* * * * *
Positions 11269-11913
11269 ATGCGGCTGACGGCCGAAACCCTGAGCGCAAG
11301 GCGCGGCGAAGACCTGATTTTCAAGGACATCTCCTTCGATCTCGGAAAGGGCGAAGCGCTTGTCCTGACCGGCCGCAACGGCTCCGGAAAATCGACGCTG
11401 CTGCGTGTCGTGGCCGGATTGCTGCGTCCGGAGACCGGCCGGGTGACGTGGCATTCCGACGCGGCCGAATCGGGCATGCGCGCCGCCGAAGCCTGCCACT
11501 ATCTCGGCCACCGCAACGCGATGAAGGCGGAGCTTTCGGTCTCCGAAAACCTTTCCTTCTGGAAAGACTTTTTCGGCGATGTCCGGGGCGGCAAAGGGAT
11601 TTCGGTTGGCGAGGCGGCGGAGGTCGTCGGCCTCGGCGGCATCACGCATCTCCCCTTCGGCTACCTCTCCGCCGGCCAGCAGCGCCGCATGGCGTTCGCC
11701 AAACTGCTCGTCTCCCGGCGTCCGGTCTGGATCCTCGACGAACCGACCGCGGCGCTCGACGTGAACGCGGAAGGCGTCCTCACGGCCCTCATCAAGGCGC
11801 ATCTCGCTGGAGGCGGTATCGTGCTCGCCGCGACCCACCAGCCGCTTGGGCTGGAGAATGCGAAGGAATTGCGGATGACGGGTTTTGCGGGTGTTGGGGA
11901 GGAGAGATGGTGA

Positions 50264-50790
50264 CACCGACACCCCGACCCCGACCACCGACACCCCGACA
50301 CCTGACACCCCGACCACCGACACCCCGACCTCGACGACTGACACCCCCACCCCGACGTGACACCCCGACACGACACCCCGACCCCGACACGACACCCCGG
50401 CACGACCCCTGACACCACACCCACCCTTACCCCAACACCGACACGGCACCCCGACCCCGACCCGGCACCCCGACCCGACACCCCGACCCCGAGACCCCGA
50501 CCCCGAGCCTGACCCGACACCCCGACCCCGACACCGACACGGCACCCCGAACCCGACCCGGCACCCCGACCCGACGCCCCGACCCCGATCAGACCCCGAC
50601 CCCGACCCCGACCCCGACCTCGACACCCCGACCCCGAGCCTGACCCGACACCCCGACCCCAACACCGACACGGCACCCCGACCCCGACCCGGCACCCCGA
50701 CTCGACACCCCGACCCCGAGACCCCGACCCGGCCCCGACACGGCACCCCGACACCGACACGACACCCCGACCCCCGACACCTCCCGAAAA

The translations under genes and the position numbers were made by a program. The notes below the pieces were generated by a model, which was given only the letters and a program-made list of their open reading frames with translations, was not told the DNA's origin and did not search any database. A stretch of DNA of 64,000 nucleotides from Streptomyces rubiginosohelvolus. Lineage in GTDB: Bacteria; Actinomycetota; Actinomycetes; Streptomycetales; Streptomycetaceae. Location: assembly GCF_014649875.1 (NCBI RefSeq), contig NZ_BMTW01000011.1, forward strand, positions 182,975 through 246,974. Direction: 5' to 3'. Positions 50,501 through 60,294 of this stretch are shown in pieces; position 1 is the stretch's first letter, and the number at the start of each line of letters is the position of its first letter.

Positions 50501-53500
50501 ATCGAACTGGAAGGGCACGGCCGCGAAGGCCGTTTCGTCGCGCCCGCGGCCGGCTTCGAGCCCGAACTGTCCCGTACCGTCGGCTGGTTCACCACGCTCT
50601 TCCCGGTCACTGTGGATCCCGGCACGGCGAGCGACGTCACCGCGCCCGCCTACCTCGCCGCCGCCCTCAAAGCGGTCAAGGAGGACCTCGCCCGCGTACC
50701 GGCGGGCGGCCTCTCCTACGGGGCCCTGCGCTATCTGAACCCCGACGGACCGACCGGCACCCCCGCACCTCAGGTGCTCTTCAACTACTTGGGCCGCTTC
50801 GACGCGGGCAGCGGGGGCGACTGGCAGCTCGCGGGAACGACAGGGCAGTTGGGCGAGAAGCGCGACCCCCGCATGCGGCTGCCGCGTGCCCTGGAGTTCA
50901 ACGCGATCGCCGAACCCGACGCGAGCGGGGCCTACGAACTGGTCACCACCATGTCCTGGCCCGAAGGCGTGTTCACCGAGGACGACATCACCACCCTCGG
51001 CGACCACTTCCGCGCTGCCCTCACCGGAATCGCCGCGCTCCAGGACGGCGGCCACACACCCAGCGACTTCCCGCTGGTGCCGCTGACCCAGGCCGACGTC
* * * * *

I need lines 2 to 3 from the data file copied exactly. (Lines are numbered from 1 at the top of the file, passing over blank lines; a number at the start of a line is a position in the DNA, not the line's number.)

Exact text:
11269 ATGCGGCTGACGGCCGAAACCCTGAGCGCAAG
11301 GCGCGGCGAAGACCTGATTTTCAAGGACATCTCCTTCGATCTCGGAAAGGGCGAAGCGCTTGTCCTGACCGGCCGCAACGGCTCCGGAAAATCGACGCTG